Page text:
SURPRISE, Ariz. -- Second baseman Jurickson Profar is expected to miss 10-12 weeks after suffering a slight muscle tear in his right shoulder.
The injury to Profar's teres major muscle does not require surgery. He's expected to have four to six weeks of limited baseball activities before easing into hitting before starting a throwing program.
"All of it is unfortunate," Rangers manager Ron Washington said. "We're a big league club and this just gives someone else an opportunity to show what they can do.
"Our job is to keep (the) clubhouse in order and do the best we can to help them continue to believe, because I believe."
Assistant general manager Thad Levine said Profar injured his shoulder in the sixth inning of Saturday's game against Kansas City, while making a relay throw to first base as he tried to complete a double play started by third baseman Adrian Beltre.
"He felt some pain but was able play the rest of innings he was supposed to play," Levine said. "He came in today he was sore and based upon his previous injury he sustained we wanted to get an MRI.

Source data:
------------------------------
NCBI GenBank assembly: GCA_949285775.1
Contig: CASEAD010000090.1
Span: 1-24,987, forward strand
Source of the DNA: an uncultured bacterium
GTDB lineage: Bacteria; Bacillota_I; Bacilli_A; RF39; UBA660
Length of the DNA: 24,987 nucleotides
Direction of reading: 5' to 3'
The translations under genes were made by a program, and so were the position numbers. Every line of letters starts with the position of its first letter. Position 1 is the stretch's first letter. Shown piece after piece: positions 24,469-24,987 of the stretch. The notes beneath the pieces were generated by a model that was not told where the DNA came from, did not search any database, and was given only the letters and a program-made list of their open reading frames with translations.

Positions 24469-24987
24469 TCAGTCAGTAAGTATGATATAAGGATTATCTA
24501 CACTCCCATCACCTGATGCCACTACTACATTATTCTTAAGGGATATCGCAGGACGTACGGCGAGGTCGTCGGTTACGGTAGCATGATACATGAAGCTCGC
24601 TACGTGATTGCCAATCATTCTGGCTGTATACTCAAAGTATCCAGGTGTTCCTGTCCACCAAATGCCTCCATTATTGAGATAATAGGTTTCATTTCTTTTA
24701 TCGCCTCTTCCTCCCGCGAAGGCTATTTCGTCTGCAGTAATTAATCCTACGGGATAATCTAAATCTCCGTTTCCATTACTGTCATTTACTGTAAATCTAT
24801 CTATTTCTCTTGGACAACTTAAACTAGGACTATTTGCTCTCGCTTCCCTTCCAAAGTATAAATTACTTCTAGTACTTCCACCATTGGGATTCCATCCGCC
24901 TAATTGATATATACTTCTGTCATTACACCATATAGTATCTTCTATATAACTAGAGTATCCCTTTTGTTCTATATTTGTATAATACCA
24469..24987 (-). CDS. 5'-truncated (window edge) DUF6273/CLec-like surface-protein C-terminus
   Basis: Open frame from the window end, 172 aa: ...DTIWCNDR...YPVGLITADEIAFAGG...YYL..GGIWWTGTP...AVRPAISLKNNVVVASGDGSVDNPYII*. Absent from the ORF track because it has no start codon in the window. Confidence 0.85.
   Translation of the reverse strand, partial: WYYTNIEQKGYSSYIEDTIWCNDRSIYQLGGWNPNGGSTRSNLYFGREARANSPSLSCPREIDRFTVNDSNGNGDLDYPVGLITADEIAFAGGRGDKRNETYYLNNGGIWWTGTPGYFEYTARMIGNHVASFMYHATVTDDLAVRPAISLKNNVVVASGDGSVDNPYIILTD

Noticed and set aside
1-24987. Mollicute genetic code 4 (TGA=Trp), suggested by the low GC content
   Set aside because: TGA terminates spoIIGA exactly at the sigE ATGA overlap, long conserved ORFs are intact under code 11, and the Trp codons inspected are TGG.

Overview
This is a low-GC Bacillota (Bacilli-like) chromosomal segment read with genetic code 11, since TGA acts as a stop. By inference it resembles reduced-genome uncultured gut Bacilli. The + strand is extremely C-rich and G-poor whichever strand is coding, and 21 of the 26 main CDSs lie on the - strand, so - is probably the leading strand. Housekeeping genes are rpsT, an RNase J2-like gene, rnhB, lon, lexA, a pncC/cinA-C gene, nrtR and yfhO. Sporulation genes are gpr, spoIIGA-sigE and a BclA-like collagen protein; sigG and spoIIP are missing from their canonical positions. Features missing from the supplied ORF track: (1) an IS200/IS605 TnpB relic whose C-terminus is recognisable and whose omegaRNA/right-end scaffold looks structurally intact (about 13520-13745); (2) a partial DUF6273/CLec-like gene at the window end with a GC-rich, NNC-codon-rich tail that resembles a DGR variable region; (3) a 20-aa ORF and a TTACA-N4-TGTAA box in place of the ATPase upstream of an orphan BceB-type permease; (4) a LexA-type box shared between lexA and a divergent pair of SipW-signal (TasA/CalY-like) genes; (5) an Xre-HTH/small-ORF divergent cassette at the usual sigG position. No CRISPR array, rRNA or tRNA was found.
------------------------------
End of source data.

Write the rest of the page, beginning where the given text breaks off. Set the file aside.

"The MRI showed a tear that was adjacent to and different from the muscle he sustained a previous injury to. ... He should be a weapon for us in the second half of the season. Maybe a little bit earlier."
At this point, the Rangers aren't sure whether they will replace Profar with a player such as Josh Wilson or Adam Rosales, each of whom is still in camp. Or whether players in the minor leagues -- such as Brent Lillibridge, Kensuke Tanaka or Rougned Odor, the Rangers' top prospect -- are better options.
This has been a disappointing spring training for Profar, who was shut down a few days into spring training with shoulder tendinitis. Profar said he hurt his shoulder lifting weights.
Profar had been limited to designated hitter duty much of this spring because of the injury. Then he missed several days after having four wisdom teeth pulled.
Profar is one of baseball's top prospects and the Rangers traded Ian Kinsler in the offseason to create an opportunity for Profar to play every day.
Last year, he hit .234 with six homers and 26 RBIs in 286 at-bats while serving as a utility infielder. This spring, he's hitting just .222 with two homers and 11 RBIs.
"This is our every day second baseman," said Levine. "Someone we had every expectation was going to take a meaningful step forward in his career and be a big part of our 2014 campaign.
"You have to turn to your scouts and player development guys when these things happen and rely on the depth you've created."